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The Hybrid Cloud: What You Need To Know

The Hybrid Cloud, an IT infrastructure and service that is distributed across a combination of either premise hardware, public cloud providers, private cloud providers, or a number of cloud providers, is predicted to be one of the top tech trends this year.

Traditionally, organisations house all of their IT services in on-premise equipment. As cloud computing has come of age, it has become common practice to ‘outsource’ IT services such as email, CRM, and web-based services to cloud providers.

It allows companies to continue control of their IT environments while sending not so critical workloads to a public cloud, taking advantage of the technology’s flexibility and scalability.

The market is booming, with various vendors introducing their own hybrid cloud services. A recent Cisco global cloud index said that annual global data centre IP traffic would reach 8.6 zettabytes by the end of 2018. By that year, cloud data centres will process 78 percent of workloads.

However, deployment isn’t that simple. There can be problems with integration, migration and other complex work. It has its own risks such as security and confusing service-level agreements.

Daniel Johns, head of professional services at ASI Solutions, said the key requirement for making hybrid cloud work is for the organisation to understand what services they can outsource, bearing in mind any compliance or regulatory restrictions that may apply to their industry.

“Depending on any compliance regulations, data may need to be held in a more secure environment than most public cloud providers can offer. Any company that stores credit card details, for example, will need to ensure that their cloud provider is Payment Card Industry (PCI) compliant,” Johns said.

There are several things that companies need to be aware of before taking on hybrid cloud. Johns said any organisation looking into taking on a hybrid cloud solution should align themselves with a trusted advisor, which would typically be an IT solutions provider.

“By seeking expert advice, the trusted advisor can look at the organisation’s requirements, and provide recommendations on what is possible, and how a hybrid cloud solution may offer advantages to the business. Typically, those advantages are changing a business’s investment in IT from a CAPEX to an OPEX model, improving cash flow. Additionally, the services can be scaled to suit a growing, or rapidly changing environment. The challenge is really around understanding what is possible and engaging the right partners to assist in that change,” he said.

He added that while the uptake of cloud services and the maturity of those services are not as high in Australia as the European and US markets, it is still growing at an amazing rate.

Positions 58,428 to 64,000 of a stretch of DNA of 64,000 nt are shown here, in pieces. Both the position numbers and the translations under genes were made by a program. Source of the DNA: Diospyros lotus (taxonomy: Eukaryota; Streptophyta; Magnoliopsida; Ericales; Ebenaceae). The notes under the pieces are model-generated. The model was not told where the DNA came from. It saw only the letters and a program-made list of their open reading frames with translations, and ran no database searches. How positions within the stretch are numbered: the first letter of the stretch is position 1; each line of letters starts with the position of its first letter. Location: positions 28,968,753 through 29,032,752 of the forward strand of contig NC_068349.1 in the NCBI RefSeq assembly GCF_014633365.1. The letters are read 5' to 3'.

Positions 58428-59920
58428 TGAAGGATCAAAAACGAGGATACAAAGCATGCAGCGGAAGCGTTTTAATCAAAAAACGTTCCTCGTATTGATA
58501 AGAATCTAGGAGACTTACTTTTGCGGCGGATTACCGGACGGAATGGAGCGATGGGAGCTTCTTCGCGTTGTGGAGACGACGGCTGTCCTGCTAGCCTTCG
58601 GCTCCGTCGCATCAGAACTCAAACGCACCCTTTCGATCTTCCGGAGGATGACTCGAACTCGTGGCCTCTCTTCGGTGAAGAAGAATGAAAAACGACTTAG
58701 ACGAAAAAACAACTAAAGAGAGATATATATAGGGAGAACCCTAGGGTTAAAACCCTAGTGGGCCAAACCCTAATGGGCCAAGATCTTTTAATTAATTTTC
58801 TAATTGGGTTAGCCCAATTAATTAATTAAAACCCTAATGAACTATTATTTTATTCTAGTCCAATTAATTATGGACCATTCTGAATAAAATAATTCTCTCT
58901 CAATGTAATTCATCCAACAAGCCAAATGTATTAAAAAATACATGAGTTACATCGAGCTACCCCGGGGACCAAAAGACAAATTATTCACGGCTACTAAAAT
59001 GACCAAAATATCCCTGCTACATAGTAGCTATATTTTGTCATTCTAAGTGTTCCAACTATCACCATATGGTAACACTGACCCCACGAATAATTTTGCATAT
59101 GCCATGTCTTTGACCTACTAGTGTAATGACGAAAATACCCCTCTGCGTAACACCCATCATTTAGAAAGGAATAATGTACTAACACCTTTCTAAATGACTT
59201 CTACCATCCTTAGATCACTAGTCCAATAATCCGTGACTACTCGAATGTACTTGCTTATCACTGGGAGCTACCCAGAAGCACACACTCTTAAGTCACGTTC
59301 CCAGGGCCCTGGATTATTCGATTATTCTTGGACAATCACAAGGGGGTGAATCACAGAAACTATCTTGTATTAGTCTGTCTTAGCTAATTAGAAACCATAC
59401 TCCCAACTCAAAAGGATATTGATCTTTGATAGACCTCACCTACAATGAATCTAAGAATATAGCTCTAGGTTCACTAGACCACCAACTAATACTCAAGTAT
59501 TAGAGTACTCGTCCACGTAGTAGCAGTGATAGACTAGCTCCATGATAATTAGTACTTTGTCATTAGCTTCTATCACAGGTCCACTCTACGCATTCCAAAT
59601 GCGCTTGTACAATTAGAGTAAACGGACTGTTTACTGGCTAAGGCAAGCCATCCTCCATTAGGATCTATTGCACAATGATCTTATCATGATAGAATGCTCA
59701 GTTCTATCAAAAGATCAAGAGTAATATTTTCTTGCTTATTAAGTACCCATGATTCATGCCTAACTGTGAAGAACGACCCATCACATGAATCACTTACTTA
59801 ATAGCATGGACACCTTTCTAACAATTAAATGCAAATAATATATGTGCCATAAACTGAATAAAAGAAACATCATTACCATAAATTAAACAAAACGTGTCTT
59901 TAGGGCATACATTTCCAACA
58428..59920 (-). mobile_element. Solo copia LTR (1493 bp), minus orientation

“We are seeing all the big players open their local data centres here in Australia, which is providing significant competition in the market — always good for consumers,” Johns said.

Google, Amazon, Azure, and VMWare are all opening, or have opened, their local data centres to the public right here in Australia.

“I think that Australian business owners are smart about their cash-flow options, but should really consider their IT investments not as a luxury item but as essential to business growth, and continuity. The considered and intelligent decisions made around IT investments can literally make or break an organisation. Invest too little in the infrastructure and the risk to the business is enormous, through risk of hardware failure, data loss, and downtime,” he said.

Johns said today there are a plethora of cloud-based migration services to assist in the migration of a business’s services to the cloud. A good IT advisor is always aware of the many ways to approach migration strategies.

“Typically, an outsourced IT provider will have a team of ‘Solutions Architects’ who all have different experiences and skills, allowing for a much greater diversity of knowledge than the average internal IT department can. Service providers should be used to augment the capabilities of an internal IT department to be able to achieve more with the IT budget. Smarter decisions from more informed sources could allow that budget to go further,” he said.

But then is hybrid cloud only for bigger businesses or can SMEs adopt it as well? Johns said small and medium sized businesses in Australia are taking on hybrid cloud fast, if not faster, than their larger counterparts.

“Consuming IT services on demand is changing the way we consider any IT investment these days. No longer does a business need to bring in house the skills to build, configure, deploy, and manage their IT services. They can simply purchase those services as a utility, much like you would with water, electricity, and gas,” he said.

The next step now, according to Johns, for companies to move away from a complete on-premise IT environment is to outsource one or more functions to a cloud provider.

“A business may start by moving their email to a cloud provider like Office 365. Once the business gains some confidence in cloud service, other services can be considered to move into the cloud as well. There is no reason why any business couldn’t eventually become 100 per cent cloud-based over time by working with their trusted IT advisor to achieve the business goals,” he said.